Andrew Chambers is one of five addiction psychologists in the state of Indiana.
Andrew Chambers

Containing the nation’s growing heroin addiction problem and ongoing prescription opioid abuse epidemic, is often presented as a law enforcement problem. But behavioral health specialists say the addiction treatment side of the equation is equally urgent. And it’s an uphill battle in many states where addiction psychiatrists are few and funding is lacking.

Air pollution comes from many sources — power plants, industrial production and fires, to name a few. In Pittsburgh, the most polluted city east of California, according the American Lung Association, avoiding dirty air while outdoors can be difficult, if not impossible. But a new device, available through the public library system, helps people identify and reduce bad air quality inside their homes.

The case against trans fats is not new. For years, health experts have been telling us to avoid them.

And as retailing behemoths such as Wal-Mart have committed to the removal of all remaining, industrially produced trans fats in the products they sell, the food industry has stepped up its pace to reformulate its offerings.

Telemedicine For Abortion Comes Before The Supreme Court

May 21, 2015
pregnancy test positive result
By Klaus Hoffmeier [Public domain], via Wikimedia Commons

The House of Representatives’ approval last week of a bill to ban abortions after 20 weeks brings into sharp focus the issue of early access to abortion.  Abortion rights supporters say more than a dozen states have banned one option that could improve early access: telemedicine.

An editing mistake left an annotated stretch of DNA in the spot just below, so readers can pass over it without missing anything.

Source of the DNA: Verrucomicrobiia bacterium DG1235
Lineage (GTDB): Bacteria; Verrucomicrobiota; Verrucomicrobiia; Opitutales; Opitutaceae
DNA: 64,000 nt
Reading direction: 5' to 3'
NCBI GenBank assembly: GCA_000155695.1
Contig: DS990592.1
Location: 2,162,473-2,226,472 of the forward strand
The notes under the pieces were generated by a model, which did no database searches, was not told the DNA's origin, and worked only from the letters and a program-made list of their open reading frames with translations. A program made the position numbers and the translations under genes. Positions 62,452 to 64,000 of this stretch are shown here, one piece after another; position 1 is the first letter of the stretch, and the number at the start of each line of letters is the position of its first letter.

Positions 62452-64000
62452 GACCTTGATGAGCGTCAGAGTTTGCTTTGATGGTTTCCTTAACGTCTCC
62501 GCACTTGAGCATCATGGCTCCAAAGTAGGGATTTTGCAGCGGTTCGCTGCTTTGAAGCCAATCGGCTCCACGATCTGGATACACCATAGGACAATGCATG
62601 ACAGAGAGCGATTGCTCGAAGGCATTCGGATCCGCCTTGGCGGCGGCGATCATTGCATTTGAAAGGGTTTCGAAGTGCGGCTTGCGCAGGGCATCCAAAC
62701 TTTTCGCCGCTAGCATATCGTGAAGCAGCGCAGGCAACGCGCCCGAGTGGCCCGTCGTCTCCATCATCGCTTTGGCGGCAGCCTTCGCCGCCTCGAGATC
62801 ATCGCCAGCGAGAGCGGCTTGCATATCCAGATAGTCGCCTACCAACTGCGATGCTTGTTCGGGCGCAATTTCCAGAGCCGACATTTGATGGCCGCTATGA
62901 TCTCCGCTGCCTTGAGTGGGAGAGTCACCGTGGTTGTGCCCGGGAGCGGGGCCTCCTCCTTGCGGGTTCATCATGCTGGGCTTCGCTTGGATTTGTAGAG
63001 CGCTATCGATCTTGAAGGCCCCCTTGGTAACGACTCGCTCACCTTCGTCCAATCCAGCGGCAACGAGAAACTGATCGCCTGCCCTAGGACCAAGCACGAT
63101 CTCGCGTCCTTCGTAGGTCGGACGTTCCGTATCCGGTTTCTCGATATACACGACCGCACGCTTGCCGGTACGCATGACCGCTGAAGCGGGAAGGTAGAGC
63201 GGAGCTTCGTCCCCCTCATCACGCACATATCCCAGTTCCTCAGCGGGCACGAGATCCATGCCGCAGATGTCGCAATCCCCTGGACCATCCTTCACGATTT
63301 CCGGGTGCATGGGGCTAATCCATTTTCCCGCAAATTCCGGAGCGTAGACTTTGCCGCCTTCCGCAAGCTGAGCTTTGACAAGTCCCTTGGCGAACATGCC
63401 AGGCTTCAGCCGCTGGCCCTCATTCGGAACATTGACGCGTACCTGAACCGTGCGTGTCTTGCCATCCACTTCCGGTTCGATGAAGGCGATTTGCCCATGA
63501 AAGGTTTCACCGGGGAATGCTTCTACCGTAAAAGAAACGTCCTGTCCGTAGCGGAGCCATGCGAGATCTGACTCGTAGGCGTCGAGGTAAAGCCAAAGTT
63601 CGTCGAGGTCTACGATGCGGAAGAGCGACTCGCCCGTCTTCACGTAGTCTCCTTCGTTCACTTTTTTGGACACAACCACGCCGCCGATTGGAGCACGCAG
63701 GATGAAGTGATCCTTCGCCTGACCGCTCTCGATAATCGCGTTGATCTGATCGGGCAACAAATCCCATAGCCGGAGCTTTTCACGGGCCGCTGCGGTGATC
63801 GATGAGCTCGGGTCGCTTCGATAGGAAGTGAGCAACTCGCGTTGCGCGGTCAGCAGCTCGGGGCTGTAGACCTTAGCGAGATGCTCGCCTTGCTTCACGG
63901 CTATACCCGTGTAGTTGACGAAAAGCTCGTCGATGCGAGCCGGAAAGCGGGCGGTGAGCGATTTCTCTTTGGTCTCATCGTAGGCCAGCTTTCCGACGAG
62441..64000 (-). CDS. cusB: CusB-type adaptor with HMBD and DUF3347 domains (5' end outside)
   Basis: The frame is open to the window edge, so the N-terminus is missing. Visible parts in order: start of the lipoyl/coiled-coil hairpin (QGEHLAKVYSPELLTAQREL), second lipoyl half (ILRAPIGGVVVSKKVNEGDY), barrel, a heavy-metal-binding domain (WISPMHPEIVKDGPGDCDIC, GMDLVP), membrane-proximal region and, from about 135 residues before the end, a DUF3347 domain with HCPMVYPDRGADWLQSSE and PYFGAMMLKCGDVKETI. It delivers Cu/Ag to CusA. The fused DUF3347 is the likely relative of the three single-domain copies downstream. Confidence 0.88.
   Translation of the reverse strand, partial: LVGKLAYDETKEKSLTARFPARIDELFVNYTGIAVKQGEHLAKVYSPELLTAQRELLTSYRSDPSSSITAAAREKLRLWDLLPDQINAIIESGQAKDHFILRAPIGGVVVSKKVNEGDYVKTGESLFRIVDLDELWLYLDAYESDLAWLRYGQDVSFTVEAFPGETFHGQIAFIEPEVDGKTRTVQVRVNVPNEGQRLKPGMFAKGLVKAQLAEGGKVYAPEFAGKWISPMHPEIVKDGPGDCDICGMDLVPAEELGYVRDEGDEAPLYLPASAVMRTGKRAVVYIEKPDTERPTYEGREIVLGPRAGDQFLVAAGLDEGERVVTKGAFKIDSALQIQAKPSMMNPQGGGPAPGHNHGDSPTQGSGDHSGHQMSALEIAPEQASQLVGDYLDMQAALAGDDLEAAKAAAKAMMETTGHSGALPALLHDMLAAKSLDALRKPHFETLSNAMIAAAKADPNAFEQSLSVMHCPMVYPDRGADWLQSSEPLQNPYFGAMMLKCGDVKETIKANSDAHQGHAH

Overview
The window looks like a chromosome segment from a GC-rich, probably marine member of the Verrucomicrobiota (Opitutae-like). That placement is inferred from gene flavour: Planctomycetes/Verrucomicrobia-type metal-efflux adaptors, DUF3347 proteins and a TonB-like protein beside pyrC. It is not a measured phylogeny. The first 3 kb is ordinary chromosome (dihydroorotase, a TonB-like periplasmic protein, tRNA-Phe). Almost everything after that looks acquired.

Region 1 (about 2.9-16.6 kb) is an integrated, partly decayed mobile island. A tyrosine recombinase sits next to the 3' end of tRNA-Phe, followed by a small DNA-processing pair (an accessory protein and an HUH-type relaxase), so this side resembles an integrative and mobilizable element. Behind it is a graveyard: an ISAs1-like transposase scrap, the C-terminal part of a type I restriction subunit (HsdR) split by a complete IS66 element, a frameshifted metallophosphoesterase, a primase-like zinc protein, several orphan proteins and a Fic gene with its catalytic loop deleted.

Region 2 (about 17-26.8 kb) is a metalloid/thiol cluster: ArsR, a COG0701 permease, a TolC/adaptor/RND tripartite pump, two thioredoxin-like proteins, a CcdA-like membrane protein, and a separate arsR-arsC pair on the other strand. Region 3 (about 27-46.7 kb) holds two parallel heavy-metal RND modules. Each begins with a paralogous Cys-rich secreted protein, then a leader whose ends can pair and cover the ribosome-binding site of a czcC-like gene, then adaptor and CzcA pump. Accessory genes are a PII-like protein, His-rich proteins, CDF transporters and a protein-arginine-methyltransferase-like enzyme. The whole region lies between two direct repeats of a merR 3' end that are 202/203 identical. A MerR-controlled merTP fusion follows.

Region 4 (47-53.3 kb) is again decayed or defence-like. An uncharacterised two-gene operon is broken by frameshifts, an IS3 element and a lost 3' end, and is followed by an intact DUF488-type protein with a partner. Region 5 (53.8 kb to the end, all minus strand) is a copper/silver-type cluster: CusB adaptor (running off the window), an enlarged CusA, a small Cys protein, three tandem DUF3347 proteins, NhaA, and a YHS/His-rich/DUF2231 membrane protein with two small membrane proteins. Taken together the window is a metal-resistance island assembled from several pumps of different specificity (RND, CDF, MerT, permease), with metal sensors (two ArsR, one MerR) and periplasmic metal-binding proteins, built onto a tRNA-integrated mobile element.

Gabriela Garbero poses outside Britches Clothing, in Columbia, Mo., while she is beta testing the accessibility app Compeer.
Jack Howard / KBIA

A new accessibility app called Compeer is currently being beta tested and may soon be able to help those with disabilities navigate cities more easily. Based in Missouri, the app is being tested in two cities in that state: St. Louis and Columbia.


A decade ago, Ken Lewis almost lost his arm to an intravenous (IV) drug addiction. Twice he developed cysts in his veins that exploded in the hospital. When he came out of surgery the doctor prescribed painkillers. So he traded his meth and heroin for the prescribed opiates.

"I was at my wit's end. I mean I was mentally gone, dead," he says. "Spiritually, I didn't believe in a god. Emotionally, didn't realize I was hurting people or hurting myself. Physically, I probably should've been dead."

Making morphine — or heroin*, for that matter — isn't easy. You have to know a bunch of fancy chemistry to synthesize the drug from scratch. Or you have to get your hands on some opium poppies and extract morphine from the flowers' milky juice.

The latter is tougher than it sounds. Sure, the beautiful flowers grow across millions of acres around the world. But farming and trading poppies are tightly regulated both by laws and by drug kingpins.